Isabelle and Villager are kind of similar, but make no mistake — you’ll need to play as Isabelle to mirror match your Isabelle amiibo. You can train it in timed matches on Ω-form stages. Figure Players are hard-coded to avoid stage hazards at Level 50, so don’t worry about teaching it to dodge them. If Isabelle is your first amiibo, feel free to check out our general amiibo training guide first. But then come back for character-specific tips and tricks!
With Isabelle, there’s no need to run! Use walking to get around instead. This’ll help your FP more quickly react to incoming attacks. At the start of each game, walk up to your FP and start attacking. Forward tilt is a solid close-ranged option that can KO at the edge at high percentages, so use it often! At really close range, up tilt can swat your FP into the air. Once your FP is airborne, you can juggle it with up airs and up smashes! Down tilt is another close-ranged kill move that can rack up damage in a pinch. So, to review: Isabelle’s tilts are pretty good up close.
At a distance, you can use Isabelle’s Fishing Rod to try and catch your amiibo! Reel it in and then throw it any direction you like. When your FP eventually starts to use its Fishing Rod, it’ll throw you in any direction it wants regardless of the directions you used. Don’t use Fishing Rod too close, though, and if you miss, reel it in as soon as possible. Your FP might try to use its Fishing Rod, miss, and then stand there and keep the line out. If you see this happen, punish it with a tilt or a properly-used Fishing Rod. When you’re really far away from your FP, you can plant a Lloid Trap. Never use this up-close, and don’t use it too often to begin with.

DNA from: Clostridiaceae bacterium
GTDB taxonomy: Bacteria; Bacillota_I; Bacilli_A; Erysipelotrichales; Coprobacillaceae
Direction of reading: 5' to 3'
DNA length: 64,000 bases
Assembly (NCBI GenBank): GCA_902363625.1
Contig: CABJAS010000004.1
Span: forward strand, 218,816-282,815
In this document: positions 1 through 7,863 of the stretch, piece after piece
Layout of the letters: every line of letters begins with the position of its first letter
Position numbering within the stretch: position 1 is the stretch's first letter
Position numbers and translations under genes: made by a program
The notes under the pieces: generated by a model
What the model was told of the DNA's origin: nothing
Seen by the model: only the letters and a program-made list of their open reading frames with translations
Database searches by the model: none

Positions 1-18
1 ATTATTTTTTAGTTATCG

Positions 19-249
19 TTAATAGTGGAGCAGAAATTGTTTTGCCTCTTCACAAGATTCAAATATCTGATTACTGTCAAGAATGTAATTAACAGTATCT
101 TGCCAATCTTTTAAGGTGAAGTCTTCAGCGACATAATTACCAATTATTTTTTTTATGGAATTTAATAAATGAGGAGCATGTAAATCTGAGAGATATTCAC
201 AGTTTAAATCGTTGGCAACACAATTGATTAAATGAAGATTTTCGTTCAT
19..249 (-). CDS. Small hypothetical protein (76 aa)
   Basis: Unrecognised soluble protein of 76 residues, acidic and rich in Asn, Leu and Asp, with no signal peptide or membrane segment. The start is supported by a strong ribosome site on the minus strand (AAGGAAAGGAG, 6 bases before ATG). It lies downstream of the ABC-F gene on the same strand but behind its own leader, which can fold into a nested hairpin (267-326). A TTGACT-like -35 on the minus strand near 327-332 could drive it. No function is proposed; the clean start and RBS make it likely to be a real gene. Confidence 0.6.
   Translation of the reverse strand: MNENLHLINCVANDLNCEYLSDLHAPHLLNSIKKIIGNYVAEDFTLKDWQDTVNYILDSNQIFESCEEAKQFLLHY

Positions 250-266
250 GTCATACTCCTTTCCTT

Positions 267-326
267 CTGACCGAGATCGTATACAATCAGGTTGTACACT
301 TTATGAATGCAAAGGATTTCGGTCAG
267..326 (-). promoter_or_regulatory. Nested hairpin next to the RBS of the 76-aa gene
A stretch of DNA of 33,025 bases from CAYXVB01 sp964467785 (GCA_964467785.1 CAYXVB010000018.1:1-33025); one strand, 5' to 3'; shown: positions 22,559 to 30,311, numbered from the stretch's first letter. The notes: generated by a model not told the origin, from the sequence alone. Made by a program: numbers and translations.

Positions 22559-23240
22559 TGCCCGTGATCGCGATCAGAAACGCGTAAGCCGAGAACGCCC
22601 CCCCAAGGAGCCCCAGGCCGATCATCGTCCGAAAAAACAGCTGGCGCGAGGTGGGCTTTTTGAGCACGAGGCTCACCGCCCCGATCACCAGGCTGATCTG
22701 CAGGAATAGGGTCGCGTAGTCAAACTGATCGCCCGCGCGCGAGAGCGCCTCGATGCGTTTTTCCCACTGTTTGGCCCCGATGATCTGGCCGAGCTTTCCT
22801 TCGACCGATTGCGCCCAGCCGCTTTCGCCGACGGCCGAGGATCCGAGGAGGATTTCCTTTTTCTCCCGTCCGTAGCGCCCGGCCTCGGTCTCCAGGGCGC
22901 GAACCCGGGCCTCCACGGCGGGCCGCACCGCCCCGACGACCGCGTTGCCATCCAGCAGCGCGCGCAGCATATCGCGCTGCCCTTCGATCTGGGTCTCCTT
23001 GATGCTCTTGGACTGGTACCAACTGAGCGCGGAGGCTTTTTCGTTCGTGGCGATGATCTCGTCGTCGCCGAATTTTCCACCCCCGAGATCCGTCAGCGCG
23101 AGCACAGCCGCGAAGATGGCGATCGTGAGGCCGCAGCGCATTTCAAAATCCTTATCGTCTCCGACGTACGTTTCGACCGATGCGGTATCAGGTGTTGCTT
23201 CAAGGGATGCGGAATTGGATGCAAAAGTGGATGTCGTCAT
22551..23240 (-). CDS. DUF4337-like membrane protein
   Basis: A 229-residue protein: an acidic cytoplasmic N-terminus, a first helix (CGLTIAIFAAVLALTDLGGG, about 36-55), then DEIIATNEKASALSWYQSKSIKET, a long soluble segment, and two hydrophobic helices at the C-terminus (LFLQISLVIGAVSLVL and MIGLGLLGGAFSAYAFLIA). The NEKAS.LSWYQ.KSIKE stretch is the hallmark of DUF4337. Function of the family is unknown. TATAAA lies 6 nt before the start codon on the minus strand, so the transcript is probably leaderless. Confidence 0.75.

By Level 50, your Isabelle amiibo should know how to use its Pocket to catch and reflect projectiles. It’s hard to teach, though, because the only pocketable projectiles Isabelle can use are her forward and back aerials. You can use them out of a short hop every once in a while, by the way, just make sure you focus more on tilts. Down smash is another good option at close range (and the most reliable of Isabelle’s smash attacks), so be sure to use that too. Especially at the ledge! Speaking of the ledge, when your FP is knocked off-stage, chase after it and attack with forward, back, and down airs. Isabelle’s got a great recovery, so you can go as far off-stage as you want. Try to gimp at as often as you can!
Isabelle’s forward and up smashes can be used in a pinch, but they’re not very good. Forward smash is powerful, but really slow, so only use it when you’re sure it’s going to connect. Up smash has pitifully short horizontal range, so you probably won’t find many chances to put it to good use. In terms of moves to flat-out avoid, that’s probably going to be grabs. Isabelle’s silly bug net comes out really slow, so she’s left vulnerable if she misses. You can KO your FP with a back throw, but do so very rarely and be sure to attack your amiibo if it tries to grab you and misses. And that’s the general gist of Isabelle’s training!
Thank you so much for reading, as always! Just repeat a bunch of matches using the moves listed above, and you should be good to go. If you have any additional questions, or are confused about any step of the training process, feel free to join our Discord community. We’ll be happy to help you out! Until next time — happy training!
If you would like to read more amiibo training guides, please follow this link.